Also, the jobs lost by the Stroger tax increase driving away convention, hotel and restaurant business would swamp any loss of Cook County government jobs. I would imagine CBS-2 News anchor Antonio Mora would know this, wouldn’t you? Moreover, the purpose of Cook County Government should not be to provide jobs, patronage or otherwise. It should be to provide needed services to the citizens of Cook County as efficiently as possible. So, why is Antonio lamenting the loss of jobs in Cook County government? A loss that probably won’t even occur.

How did CBS-2 News screw this report up so badly? Why did it ignore the clear majority view on the County Board and report the minority view almost as if it were fact? These are good questions, don’t you think? Do you think anyone in the Chicago mainstream media might ask someone high up at CBS-2 News those questions? I think someone ought to, don’t you?

Moreover, somebody high up in the CBS-2 News ought to be asking these questions of the people responsible for last night's report. Don't they care about ratings? If this is what CBS-2 News stands for, would you expect anyone to watch it if they were interested in an accurate report about public policy and politics?

Sure, Kozlov did not say what the cuts "would" mean. She said that the cuts “could” mean limiting care and eliminating operating rooms. And, that “could” be. In the same sense that I “could” be President of the United states in 2008. Or, I could be batting clean-up in April for the Chicago Cubs. Although any of the events "could" happen, I think we can say with virtual certainty that they won’t. And, at a minimum, more Cook County Commissioners would have told Kozlov that the operating rooms would not be eliminated than would have told her that they would be, if she had asked. So, why was Kozlov reporting the latter and not the former? Why, indeed?

I think Kozlov and Mora strike me as hard working and competent news people, so how could this happen? My guess is that both read copy written by somebody less knowledgeable than they are—or maybe the copy was taken from press releases from President Stroger. I don’t know why this happened. I surely don’t have the facts on that, yet. But, we could speculate that Mora and Kozlov didn’t write what they said. My gosh, saying it “on air,” was bad enough. That is one reason why I would never read anyone else’s copy. If I can’t write it or think it, I won’t say it. Words to live by.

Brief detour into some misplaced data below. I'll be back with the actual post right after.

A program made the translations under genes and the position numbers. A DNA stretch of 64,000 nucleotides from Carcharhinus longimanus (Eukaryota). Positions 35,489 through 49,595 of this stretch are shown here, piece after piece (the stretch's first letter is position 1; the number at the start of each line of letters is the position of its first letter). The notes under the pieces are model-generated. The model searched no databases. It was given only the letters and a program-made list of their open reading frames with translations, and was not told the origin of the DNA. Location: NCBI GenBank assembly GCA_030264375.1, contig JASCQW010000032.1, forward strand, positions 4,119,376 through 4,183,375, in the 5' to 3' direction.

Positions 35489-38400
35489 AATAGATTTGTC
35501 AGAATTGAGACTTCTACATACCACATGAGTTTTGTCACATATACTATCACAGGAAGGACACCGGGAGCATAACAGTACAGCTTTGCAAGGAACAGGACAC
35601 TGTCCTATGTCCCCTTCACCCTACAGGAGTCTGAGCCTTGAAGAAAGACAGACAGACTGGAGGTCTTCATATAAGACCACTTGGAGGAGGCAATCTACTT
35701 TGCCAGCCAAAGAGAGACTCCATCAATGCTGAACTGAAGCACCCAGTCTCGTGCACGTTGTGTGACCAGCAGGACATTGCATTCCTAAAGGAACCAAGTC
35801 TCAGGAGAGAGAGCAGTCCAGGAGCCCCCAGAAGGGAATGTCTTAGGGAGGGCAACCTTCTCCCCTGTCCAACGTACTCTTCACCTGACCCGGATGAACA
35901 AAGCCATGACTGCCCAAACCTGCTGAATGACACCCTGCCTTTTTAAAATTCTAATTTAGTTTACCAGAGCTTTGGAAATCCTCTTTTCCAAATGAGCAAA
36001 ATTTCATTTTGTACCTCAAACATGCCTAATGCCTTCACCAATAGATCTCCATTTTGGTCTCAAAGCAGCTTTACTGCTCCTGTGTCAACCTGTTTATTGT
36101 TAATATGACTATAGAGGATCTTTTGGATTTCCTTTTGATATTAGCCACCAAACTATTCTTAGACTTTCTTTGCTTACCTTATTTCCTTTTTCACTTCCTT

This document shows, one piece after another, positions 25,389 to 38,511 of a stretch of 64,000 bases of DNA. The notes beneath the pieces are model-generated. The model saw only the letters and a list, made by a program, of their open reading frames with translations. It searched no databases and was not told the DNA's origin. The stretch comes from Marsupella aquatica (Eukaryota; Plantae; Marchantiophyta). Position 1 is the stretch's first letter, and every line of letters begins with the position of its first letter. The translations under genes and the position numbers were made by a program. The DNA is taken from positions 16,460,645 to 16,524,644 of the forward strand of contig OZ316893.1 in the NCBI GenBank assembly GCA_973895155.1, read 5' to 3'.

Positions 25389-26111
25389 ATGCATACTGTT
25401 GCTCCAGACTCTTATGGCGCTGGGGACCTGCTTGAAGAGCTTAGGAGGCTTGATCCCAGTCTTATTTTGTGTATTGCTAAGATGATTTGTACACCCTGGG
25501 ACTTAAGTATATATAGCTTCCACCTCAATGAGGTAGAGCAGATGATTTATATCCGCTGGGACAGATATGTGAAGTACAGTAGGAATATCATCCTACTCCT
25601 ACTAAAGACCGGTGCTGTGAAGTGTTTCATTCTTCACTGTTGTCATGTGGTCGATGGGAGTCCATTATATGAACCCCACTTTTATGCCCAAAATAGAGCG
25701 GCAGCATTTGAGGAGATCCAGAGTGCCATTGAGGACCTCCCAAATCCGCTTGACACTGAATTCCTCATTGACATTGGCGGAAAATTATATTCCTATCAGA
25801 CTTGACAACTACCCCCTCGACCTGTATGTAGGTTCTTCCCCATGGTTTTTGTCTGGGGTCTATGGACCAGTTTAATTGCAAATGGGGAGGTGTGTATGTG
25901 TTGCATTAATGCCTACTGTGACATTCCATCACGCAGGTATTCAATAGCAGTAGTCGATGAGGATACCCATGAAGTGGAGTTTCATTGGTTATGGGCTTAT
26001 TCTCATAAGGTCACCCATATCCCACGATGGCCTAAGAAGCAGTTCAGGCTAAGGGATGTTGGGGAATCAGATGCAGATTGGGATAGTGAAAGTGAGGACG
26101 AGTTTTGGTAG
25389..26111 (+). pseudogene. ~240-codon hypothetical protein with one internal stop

Indeed, I think you get an even better sense of what is going on with the Cook County Board by listening to President Stroger in his own words, below. President Stroger answered questions from the media after the Board passed its budget and adjourned around 7:00 pm on Thursday evening [Feb. 24]. Perhaps Dana and Antonio were at the press conference- but I didn’t see them. However, CBS was represented at the Press Conference.
Jeff Berkowitz: Since you didn’t get your tax increase, would you say this is a defeat for you.

Cook County Board President John Stroger: No, this was a victory for the County Board Commissioners, it was a victory for the people of Cook County—the fact that we got a budget-- we are able to carry forth our business. No, I don’t take that personally. I may argue sometimes in a personal way but I don’t take that personally.

Berkowitz: Do you think this affects whether you are going to run for County Board President-- for re-election?

Stroger: No, only Mrs. Stroger and God can make that determination.

Another reporter, No. 1: Are you really going to close those clinics or is that just something that was put forward as persuasion to try to change the vote?

Stroger: Oh, no, no, no. First place, I didn’t make the suggestion of the impact on the budget, that was left for Dr. Winship and his staff to make recommendations, I would never go out single-handedly and say that we are going to close up any clinics.